How Itrange is it, that a zealous Diocesan may not be permitted to provide his younger clergy with weapons for the defence of the orthodox faith, without being interrupted by the impertinent intrusion of a fe&tary, who lays open a new armory, plentifully furnished for its adversaries! Why should they be obliged, after hav. ing settled their creed, to hear of such names as Law, Jortio, and Watson, Lardner, Leland, Foster, Lindsey, and Priestley? Yet this self-instituted preceptor has the presumption to advise the younger clergy and other pudents in divinity within the diocese of Chelter, to do justice to themselves, and not to suffer their guides to take advantage of an early and premature determination. Art. 57. Concio ad Clerum in Synodo Provinciali Cantuarienfis Provinciæ,'
ad D. Pauli, Die 26° Novembris, A. D. 1790. Habita à Johanne Randolph, S.T.P. Ædis Chrifti Canonico, et S. Theologiæ apud Oxon. Profesore Regio. 4to. 15. Rivingtons. 1790.
The learned reader will meet, in this address to the clergy, or Latin fermon, from 2 Tim. iv. 5. with some admirable observations to which he will yield an immediate affent, and with others from which he will be disposed to with-hold boch his admiration and his acquiescence. Profeffor Randolph judicioully accounts for the corruptions of Christianity; and thews how, in different ages, it received a different complexion, from the taste and philosophical principles which happened to prevail. Every person, who is acquainted with the nature of the human mind, must accede to the remarks here offered respecting the difficulty of emancipating ourselves entirely from the influence of deeply rooted habits, and of long-cherished opinions, notwithstanding we discover them to be foolish and ab. sürd; and will perceive how satisfactorily they account for the errors of the first Christian converts. Qui eam si. e. Christianam fidem) excipiebant manifeftis divina authoritatis indiciis perculfi, ex priftinis erroribus et inveteratis opinionibus haud ftatim fefe expediebant. Erenim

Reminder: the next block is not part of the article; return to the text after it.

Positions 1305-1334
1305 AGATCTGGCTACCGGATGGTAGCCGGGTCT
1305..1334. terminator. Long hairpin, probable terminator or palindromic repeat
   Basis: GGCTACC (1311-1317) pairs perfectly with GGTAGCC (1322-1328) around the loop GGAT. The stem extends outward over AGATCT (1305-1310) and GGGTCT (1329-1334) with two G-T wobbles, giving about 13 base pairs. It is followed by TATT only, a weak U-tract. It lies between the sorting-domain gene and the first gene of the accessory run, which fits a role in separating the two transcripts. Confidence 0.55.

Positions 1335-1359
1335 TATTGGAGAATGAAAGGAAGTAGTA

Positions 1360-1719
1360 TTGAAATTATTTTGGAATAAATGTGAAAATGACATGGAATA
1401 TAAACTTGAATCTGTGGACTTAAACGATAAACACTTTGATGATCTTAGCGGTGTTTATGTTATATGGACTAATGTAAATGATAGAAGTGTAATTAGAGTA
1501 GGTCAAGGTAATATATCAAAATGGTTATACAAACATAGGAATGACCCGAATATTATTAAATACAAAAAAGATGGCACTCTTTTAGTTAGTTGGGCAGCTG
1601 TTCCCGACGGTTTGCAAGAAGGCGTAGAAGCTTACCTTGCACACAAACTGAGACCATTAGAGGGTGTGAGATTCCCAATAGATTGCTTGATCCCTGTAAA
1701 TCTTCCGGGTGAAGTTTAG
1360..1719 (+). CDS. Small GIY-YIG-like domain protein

difficile dificile eft, etiam tum cum maxime velis, et impenfiffimo Audio tentaveris, affuetam vitæ normam deponere, et novos habitus inducere : ipfi vite conversioni hæret aliqua antiga labis nuta.' P. 2. The difficulty of changing our habits of thinking, and the involuntary retrospect of the mind ro principles which we profess to renounce and strive to forget, are here exemplified in the case of Justin Martyr; who, though he rejected the philofophy which he once admired, and became a fincere and zealous Chriftian, could not emancipate him. self from the dominion of his former pursuits ; fo that • Philosopbiam quam ultro reliquerat, oculo baud prorfus irretorto respexit,' P. 10. Hence we may account for Justin Martyr's passion for myr. ceries, and for his searching out meanings in texts remote from the literal interpretation; and hence from his Platonizing Christianity, (if we may be allowed the expression,) we may trace the origin of certain words and doctrines admitted into our creeds : but, to our astonishment, when Dr. Randolph was on the brink of this conclusion, he stops short, hangs back, and excepts from the force of his observations the only doctrine to which they most pertinently apply. His reason is curious : Juftin flourished fo near to the apoftolic age, that he scarcely could err : but if in one instance he could mistake the geouine sense of Scripture, and diverge into strange whims and fancies, why not in others? If he be admitted to have turned the tream of Platonism over the pages of the Gospel,'traces of its effects may be discoverable in various doctrines.
Professor Randolph compliments the present age on its philo. sophical discoveries, and on the diffofion of knowlege among all sanks of society: but he is apprehensive that the true doctrines of religion will suffer by it. He fears, we think, where no fear is. He offers it as his opinion, that there are some among us, the burthen of whose fong is destruction to church and flate. Eandem (Independentium) tamen nunc cantilenam canunt nonnulli, quibus omnis authoritas invifa eft, et quibus cordi eft bumi fernere et civilis et ecclefiaftica poteftatis fabricam.' P. 23. If this be true, we may well be alarmed ; and every clergy man and layman should say to his fel. Jow, Lù de sne: but does not Professor R. misrepresent the advocates for improving our system in church and itate as enemies to both ?-To improve is not to destroy, but to itrengthen. Art. 58. Sermons on Important Subjeets. With some Essays in
Poetry. By Niel Douglas, Minister of the Gospel at Cupar in Fife. 8vo.
Boards. Batton, Newington Causeway.
Though these sermons are not formed after the modern plan, they discover a considerable share of ability; and will doubtless be read with pleasure by those who approve the author's system. We trust, however, that among these not many will be found, who will not agree with us in thinking that his zeal for what he judges to be gospel cruth, has carried him beyond the bounds not only of propriery but of charity. Not contented with forcing the doctrine of the divinity of Christ into a sermon on numbering our days, and with declaiming against those who call in queition the truth of this doce